Why divorcing a spouse with addiction is so hard

Even when one partner recognizes and acknowledges the effect of his or her spouse’s addiction on the family, the decision to divorce is still a difficult one. For many couples, the promise of “for better or worse” means something, and divorce may feel like a failure to live up to that promise. Some spouses may feel their children are better off in a home with two parents, even if (or when) one parent is unfit. Some people may be frightened to live alone or to raise their children on their own; others may be financially insecure, and fear they will end up with nothing in the event of a divorce.

But for many couples, the real challenge is love. They still love their partners. They remember what their husbands or wives were like “before,” and they are desperately seeking some method of returning to that time.

In the end, though, no person can force another person to do anything, even when that “anything” is seeking help for an addiction. This can make a divorce a painful experience, even when it is clearly the best option.

Steps you can take when divorcing an addict

One of the first steps that a spouse whose partner is addicted should take during the divorce process is to reach out to a divorce attorney. Not only do you need to know your legal rights, but you should have someone who is looking out for your best interests. For example, a divorce attorney can help you with planning a safe exit strategy for you and your children if concerned about your spouse’s reaction or fear for your safety.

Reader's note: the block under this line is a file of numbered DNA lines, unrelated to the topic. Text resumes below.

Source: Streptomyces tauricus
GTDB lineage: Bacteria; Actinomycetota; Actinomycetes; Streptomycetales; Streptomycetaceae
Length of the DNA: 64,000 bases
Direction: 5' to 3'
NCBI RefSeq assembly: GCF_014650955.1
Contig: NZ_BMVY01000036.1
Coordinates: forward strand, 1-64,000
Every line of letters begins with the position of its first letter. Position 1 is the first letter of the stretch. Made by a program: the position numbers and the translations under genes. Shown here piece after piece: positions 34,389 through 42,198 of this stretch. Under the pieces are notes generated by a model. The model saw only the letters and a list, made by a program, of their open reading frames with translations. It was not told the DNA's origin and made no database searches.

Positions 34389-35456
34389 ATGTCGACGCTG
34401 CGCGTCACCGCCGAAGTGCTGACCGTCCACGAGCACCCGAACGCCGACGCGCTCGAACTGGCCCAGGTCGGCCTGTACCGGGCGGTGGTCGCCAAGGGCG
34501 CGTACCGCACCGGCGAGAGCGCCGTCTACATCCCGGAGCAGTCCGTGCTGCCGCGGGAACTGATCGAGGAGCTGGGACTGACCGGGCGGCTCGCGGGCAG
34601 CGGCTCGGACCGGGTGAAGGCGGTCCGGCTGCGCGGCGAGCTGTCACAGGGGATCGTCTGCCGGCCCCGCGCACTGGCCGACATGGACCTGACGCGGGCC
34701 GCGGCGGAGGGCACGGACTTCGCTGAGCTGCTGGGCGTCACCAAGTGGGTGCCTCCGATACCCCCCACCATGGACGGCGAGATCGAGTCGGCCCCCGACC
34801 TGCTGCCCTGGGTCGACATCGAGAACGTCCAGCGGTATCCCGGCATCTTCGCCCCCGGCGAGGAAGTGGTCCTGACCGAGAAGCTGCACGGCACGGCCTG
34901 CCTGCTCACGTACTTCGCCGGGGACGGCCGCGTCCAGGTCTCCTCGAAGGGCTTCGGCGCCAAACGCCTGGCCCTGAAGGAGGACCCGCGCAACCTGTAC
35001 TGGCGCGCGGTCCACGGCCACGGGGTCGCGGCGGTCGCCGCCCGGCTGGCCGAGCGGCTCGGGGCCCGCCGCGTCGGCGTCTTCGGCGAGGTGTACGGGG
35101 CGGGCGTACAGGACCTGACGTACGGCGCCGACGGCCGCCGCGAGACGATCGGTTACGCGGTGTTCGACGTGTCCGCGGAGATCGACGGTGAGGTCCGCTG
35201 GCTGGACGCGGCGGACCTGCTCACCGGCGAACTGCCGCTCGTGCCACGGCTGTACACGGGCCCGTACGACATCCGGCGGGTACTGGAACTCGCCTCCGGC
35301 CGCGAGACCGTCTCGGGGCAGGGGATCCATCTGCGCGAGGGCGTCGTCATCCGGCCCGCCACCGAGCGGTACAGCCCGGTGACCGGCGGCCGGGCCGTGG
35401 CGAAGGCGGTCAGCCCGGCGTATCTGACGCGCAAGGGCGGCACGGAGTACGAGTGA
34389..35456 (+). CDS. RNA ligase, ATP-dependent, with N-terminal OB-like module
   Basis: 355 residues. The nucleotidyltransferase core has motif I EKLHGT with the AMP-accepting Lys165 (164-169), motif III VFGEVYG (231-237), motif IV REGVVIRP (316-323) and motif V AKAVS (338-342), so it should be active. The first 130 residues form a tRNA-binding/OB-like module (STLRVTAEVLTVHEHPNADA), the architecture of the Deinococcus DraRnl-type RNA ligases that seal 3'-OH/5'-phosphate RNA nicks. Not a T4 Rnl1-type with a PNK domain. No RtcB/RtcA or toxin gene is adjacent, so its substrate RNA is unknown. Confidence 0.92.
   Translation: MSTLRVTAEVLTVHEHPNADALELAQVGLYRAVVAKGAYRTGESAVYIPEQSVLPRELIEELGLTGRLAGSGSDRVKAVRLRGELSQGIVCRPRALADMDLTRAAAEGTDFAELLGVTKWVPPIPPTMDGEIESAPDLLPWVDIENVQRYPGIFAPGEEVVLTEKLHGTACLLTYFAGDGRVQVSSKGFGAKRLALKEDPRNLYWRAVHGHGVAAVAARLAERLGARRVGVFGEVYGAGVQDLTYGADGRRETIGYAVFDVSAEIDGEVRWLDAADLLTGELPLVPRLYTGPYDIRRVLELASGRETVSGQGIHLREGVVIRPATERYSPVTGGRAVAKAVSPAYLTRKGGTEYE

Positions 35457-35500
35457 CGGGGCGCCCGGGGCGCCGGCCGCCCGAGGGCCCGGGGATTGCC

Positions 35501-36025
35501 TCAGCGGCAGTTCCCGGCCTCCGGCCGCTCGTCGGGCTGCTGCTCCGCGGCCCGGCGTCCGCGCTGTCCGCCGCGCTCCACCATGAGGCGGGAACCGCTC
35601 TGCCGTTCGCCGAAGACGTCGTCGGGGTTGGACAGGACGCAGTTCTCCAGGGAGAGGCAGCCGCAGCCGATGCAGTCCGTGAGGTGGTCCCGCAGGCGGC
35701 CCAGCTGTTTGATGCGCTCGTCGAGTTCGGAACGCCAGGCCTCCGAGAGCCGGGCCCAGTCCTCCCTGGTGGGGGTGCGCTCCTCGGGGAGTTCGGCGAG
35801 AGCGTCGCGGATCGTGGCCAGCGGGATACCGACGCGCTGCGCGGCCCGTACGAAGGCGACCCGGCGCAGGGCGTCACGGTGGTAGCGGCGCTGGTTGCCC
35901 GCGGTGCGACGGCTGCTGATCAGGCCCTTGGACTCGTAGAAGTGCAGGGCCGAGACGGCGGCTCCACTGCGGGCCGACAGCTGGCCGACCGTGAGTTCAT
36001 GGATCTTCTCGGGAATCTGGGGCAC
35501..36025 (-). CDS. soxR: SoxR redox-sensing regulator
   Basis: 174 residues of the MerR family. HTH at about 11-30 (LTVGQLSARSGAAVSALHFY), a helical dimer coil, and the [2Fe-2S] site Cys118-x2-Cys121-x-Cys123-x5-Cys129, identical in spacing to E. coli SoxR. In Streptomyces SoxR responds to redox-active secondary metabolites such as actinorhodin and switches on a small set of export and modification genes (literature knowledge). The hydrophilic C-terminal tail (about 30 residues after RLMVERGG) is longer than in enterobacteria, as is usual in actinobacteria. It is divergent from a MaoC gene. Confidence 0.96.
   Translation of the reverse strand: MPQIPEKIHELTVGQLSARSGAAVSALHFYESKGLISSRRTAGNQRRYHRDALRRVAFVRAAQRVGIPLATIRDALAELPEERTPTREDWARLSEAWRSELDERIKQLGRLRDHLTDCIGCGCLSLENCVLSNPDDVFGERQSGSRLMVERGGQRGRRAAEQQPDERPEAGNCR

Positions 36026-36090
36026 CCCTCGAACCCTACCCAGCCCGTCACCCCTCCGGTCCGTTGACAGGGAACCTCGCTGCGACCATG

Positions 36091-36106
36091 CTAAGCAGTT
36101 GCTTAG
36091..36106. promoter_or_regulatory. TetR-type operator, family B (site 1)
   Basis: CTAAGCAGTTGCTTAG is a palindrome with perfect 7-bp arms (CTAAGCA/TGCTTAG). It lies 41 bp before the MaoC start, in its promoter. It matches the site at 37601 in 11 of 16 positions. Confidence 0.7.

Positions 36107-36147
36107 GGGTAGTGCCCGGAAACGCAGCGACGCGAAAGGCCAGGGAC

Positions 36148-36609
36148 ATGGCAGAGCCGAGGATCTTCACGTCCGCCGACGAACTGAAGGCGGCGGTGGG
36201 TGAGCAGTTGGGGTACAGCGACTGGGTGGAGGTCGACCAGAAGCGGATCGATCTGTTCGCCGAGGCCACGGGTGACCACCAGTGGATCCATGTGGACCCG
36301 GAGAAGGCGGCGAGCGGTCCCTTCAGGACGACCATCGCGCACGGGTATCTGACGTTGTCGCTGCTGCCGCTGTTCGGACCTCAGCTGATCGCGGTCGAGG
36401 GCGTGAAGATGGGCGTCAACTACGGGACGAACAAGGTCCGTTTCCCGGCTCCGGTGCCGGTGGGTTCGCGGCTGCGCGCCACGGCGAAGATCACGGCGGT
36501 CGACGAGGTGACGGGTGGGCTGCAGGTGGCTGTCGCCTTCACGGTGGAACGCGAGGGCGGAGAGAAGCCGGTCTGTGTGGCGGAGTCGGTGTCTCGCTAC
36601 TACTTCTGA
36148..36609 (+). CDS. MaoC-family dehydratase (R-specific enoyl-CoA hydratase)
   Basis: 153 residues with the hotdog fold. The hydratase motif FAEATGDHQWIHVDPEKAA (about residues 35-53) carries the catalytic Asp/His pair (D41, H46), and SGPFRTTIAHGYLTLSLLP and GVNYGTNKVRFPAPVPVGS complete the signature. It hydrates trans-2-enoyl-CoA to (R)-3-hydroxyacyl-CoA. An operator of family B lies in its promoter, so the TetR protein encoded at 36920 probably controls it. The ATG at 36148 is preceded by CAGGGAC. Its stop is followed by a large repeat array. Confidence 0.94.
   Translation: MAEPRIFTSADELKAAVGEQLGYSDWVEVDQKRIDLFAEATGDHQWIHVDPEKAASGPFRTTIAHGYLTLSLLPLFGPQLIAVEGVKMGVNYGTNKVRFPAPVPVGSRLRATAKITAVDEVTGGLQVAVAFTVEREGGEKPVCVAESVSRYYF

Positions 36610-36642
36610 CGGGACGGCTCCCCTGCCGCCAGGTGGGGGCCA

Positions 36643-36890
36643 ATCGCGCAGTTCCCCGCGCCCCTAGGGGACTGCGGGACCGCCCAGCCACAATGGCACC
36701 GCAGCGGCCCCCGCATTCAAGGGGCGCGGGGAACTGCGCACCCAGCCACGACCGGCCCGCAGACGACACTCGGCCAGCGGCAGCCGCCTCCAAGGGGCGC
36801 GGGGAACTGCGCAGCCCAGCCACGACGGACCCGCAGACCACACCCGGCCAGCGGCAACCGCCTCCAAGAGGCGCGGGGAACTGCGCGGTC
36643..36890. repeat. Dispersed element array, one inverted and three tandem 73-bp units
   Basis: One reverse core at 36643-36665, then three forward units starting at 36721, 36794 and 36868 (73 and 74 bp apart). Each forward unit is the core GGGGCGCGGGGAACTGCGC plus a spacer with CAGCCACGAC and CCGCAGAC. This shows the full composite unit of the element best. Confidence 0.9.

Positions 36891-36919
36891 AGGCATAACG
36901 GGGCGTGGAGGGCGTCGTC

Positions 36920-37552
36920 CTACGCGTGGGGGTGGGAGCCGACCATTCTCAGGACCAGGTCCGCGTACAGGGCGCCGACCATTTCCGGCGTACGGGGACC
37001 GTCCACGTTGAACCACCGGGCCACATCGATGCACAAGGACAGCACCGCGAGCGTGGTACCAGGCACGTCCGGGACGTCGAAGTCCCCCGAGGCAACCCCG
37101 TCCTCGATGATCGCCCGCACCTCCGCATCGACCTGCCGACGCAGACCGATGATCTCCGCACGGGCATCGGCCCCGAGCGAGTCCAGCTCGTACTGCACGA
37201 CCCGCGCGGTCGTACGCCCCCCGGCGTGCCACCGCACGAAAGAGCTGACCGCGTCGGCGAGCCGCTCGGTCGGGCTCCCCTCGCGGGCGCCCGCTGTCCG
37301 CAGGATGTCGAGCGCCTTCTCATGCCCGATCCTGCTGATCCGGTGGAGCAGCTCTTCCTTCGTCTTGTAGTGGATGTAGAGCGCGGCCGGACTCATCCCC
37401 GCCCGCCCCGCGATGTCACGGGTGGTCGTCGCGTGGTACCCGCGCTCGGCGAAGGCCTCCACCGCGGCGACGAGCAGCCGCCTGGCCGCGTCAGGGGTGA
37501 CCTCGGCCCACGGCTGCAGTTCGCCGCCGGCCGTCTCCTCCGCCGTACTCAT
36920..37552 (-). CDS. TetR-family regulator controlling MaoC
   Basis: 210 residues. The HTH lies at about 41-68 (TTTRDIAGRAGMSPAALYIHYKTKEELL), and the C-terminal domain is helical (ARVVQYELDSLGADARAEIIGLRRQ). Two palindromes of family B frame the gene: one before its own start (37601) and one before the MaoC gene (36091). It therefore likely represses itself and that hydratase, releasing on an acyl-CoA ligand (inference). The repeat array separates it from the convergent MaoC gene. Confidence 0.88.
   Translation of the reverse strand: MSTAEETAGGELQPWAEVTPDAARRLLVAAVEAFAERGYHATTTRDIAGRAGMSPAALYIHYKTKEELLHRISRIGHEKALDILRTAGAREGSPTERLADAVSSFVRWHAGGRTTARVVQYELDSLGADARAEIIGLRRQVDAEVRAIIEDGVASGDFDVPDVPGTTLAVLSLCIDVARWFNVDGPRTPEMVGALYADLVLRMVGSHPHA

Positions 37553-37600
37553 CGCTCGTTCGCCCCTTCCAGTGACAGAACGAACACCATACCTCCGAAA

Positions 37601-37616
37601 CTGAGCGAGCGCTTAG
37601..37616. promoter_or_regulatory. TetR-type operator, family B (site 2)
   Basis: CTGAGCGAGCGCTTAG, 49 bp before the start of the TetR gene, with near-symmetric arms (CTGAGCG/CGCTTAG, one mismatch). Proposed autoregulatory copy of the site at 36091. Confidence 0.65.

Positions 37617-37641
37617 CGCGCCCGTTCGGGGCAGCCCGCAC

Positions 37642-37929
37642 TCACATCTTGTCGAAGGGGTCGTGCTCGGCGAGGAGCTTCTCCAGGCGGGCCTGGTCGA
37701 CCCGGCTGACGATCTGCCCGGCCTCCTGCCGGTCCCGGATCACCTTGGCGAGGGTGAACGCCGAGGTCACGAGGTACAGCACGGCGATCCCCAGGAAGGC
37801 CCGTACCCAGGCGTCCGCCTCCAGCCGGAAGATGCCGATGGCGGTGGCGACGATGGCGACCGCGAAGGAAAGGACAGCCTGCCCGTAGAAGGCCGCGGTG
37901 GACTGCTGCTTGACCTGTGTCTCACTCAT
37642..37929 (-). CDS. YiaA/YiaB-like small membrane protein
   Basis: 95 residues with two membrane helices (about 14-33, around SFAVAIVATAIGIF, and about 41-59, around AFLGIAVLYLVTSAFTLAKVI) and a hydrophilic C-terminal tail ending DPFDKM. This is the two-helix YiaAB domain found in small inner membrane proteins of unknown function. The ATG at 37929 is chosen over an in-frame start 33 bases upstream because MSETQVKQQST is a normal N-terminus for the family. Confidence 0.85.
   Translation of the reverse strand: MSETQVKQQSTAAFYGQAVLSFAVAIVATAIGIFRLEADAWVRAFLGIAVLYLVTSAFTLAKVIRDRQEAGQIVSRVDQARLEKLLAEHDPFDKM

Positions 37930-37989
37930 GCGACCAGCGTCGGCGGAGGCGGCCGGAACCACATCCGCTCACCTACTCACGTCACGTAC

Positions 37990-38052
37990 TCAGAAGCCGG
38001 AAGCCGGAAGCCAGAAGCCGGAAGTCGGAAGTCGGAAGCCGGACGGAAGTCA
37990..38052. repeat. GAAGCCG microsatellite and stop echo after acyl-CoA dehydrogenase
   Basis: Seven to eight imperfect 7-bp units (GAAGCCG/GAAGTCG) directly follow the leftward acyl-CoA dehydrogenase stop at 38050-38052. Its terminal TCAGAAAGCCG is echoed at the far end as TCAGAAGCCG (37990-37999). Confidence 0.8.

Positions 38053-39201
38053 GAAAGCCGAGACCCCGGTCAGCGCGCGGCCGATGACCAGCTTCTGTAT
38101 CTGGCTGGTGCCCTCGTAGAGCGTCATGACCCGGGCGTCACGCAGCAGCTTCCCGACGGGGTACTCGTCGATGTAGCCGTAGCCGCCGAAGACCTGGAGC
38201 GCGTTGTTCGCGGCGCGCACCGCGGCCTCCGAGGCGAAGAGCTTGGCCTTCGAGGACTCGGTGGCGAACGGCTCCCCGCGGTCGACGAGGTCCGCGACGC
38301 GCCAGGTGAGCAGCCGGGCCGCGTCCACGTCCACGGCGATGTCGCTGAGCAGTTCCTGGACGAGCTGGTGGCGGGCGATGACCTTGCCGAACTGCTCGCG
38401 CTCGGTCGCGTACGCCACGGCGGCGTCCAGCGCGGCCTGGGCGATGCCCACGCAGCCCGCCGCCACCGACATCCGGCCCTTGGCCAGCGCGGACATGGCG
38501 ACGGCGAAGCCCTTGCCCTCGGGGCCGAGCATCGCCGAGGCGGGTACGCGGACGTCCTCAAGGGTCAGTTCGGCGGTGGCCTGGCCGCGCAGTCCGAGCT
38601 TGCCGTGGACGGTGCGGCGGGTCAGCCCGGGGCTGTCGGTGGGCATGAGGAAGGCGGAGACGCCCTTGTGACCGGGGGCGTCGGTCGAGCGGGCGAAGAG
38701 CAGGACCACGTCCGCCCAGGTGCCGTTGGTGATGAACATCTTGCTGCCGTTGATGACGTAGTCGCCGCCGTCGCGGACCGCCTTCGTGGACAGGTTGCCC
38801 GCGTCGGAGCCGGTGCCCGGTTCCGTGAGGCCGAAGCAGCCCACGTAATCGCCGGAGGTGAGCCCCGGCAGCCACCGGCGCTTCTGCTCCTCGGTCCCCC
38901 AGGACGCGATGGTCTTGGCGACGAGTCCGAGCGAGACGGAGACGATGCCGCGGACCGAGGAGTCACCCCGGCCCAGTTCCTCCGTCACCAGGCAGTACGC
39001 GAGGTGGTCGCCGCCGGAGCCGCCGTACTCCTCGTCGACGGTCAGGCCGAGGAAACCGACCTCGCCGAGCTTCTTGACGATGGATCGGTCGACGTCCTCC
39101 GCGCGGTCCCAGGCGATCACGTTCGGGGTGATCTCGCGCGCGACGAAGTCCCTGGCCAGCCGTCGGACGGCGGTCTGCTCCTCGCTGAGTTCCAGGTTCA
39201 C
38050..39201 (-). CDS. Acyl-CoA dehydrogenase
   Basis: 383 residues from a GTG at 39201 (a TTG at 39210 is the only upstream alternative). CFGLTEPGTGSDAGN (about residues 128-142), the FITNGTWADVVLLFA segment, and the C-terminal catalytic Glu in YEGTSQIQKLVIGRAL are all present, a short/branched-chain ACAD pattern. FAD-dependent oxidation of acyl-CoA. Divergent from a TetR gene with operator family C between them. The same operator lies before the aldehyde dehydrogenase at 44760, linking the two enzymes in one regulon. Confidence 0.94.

A divorce attorney can also assist you with collecting crucial evidence that proves how the spouse’s addiction has affected the marriage. We can collect and review bank statements and evidence of credit card debt, and help you run a credit check to see if there are open lines of credit you were unaware existed. Our team also has a network of financial experts and counselors who can help you make a plan for moving forward.

Can addiction affect child custody?

Another area of difficulty during the divorce process will be determining the child custody arrangements if the married couple has any children. Your spouse’s addiction will absolutely be taken into account when it comes to custody, especially if:

  • The addiction has cost your spouse his or her job, or made him or her unable to secure work.
  • The addiction has left you with significant debts, or could lead to the loss of your family home or vehicle.
  • The addiction causes your spouse to act out violently or abusively.

Additional factors that the courts will take into consideration are the severity of the addiction, how the addiction affects the partner’s ability to parent, the partner’s criminal history, and the steps that the partner has taken to overcome their addiction.

At Epperson Law Group, PLLC, our Charlotte divorce lawyers are dedicated to making the divorce process a less stressful experience. Our decades of experience give you the edge when you need it. We’re here to fight when you need it most. To reserve a consultation at one of our offices in Charlotte, Weddington, Concord, and Boone, please call 704-321-0031 or complete our contact form.